App to Assess AFib

Researchers at the Rochester Institute of Technology (RIT) are developing a video algorithm app to incorporate into a tablet or smartphone to act as a clinical tool to assess Atrial Fibrillation.

A team of engineers and clinicians at RIT and the University of Rochester Medical Center (URMC) received a grant from NIH to develop a non-contact video recording technology to detect the presence of Atrial Fibrillation.

URMC received $2 million in funding for the project and RIT will be granted nearly $800,000 from that funding to collaborate and develop the video algorithm. The video algorithm app installed on a tablet and could run seamlessly in the background while an individual is using the tablet.

Tablets will be provided to more than 260 patients expected to enroll in the study over the next four years. The software will record an individual’s heart rhythm for a longer monitoring period to capture data related to heart activity as compared to the shorter interval in a medical setting for EEG/ECG monitoring tests.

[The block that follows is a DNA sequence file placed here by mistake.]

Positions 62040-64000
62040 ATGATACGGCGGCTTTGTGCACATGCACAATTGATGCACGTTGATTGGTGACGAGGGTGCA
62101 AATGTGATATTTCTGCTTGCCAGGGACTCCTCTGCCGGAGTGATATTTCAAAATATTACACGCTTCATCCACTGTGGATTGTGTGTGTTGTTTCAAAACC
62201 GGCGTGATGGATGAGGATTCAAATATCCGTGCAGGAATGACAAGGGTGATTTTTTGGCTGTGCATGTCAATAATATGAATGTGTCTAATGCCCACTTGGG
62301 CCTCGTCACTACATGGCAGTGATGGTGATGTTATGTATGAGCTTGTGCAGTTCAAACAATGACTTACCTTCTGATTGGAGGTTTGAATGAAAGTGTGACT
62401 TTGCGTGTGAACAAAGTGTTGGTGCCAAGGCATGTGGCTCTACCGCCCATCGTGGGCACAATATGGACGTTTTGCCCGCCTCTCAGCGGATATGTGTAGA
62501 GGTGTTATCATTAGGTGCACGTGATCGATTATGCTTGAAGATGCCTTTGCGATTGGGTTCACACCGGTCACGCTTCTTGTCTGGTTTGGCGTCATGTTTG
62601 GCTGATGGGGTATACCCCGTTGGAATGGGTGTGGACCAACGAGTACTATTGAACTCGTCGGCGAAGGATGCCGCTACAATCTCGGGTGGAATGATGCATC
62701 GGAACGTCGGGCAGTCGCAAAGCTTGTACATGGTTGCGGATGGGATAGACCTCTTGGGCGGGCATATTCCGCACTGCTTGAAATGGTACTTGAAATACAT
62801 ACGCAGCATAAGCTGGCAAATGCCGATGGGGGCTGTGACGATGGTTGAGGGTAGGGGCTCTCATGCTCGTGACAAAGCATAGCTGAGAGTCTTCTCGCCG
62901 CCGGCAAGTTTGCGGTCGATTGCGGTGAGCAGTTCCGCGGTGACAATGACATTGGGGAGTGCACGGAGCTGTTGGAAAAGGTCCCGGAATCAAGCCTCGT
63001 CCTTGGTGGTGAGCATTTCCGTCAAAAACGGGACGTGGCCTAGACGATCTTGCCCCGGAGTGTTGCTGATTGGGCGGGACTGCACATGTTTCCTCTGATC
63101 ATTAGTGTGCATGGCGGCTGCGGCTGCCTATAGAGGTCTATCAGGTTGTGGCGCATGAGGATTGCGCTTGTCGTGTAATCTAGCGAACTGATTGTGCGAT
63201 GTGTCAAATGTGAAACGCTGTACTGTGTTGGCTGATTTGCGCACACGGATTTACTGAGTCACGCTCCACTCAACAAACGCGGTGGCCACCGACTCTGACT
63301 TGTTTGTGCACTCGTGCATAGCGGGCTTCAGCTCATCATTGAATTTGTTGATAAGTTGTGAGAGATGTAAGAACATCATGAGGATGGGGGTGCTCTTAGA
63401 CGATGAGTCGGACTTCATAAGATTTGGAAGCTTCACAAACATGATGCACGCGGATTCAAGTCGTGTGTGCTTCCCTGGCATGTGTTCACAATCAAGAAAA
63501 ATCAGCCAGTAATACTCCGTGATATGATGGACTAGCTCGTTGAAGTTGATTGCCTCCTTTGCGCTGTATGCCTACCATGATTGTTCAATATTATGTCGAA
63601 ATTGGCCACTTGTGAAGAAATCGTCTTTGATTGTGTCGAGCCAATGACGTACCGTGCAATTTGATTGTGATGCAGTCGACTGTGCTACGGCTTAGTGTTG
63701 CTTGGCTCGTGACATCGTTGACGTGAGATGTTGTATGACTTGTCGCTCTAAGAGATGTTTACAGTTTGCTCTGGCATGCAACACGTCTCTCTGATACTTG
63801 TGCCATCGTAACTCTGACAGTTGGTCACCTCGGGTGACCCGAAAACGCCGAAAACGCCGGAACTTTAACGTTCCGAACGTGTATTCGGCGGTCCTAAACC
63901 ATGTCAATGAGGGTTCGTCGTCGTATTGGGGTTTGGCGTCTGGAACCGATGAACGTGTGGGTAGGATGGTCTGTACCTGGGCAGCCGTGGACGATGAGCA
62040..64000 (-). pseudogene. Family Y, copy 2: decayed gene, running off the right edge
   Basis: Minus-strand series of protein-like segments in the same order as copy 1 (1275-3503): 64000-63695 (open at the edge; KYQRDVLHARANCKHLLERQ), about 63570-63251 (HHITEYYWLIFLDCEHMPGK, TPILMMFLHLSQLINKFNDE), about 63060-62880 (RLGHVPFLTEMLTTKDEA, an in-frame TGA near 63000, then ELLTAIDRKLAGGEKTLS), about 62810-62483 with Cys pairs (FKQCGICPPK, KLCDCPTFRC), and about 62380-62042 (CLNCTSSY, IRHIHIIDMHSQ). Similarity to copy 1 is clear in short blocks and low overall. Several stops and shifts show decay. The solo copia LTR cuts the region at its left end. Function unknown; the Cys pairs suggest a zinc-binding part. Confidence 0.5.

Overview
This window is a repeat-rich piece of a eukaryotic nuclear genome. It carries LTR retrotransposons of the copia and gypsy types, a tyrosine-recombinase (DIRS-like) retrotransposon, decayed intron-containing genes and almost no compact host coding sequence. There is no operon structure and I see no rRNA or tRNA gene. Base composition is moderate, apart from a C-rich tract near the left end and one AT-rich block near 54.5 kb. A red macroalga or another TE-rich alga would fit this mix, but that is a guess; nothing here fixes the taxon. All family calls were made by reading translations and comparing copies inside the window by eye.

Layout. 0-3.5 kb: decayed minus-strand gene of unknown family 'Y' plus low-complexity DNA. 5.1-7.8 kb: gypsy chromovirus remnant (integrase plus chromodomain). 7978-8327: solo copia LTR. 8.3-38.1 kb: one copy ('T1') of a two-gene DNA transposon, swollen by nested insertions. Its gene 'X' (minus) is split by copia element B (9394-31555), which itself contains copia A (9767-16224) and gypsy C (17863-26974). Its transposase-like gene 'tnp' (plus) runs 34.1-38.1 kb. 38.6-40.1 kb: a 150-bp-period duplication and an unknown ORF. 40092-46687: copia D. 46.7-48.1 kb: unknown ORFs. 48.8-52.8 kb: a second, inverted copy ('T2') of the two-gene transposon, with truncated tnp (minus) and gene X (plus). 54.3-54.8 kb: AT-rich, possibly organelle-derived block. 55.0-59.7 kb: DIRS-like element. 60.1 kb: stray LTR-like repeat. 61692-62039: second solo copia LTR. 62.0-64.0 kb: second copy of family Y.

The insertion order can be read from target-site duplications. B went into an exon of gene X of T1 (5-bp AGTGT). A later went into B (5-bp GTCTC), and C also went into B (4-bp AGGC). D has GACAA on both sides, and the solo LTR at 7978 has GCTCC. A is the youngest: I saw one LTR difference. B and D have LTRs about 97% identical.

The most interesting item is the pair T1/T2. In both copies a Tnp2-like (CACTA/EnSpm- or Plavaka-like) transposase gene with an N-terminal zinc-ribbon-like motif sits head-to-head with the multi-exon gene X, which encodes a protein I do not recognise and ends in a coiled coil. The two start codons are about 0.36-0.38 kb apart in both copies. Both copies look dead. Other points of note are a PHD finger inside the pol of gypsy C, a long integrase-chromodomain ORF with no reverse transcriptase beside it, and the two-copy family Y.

Participants will also wear an ECG patch, so that researchers will be able to compare data from the patch and the tablet to determine how accurate the tablet technology is in detecting the irregular heartbeats.

According to the researchers, “The app would not replace EKG/ECG monitoring tests measuring the electrical activity of the heart using contact based sensing but would replace PPG a pulse plethysmograph that illuminates the skin and measures the volume changes in blood during a heartbeat. The app’s ability to capture more of this type of data could determine with a high percentage of accuracy an individual’s risk for Atrial Fibrillation.

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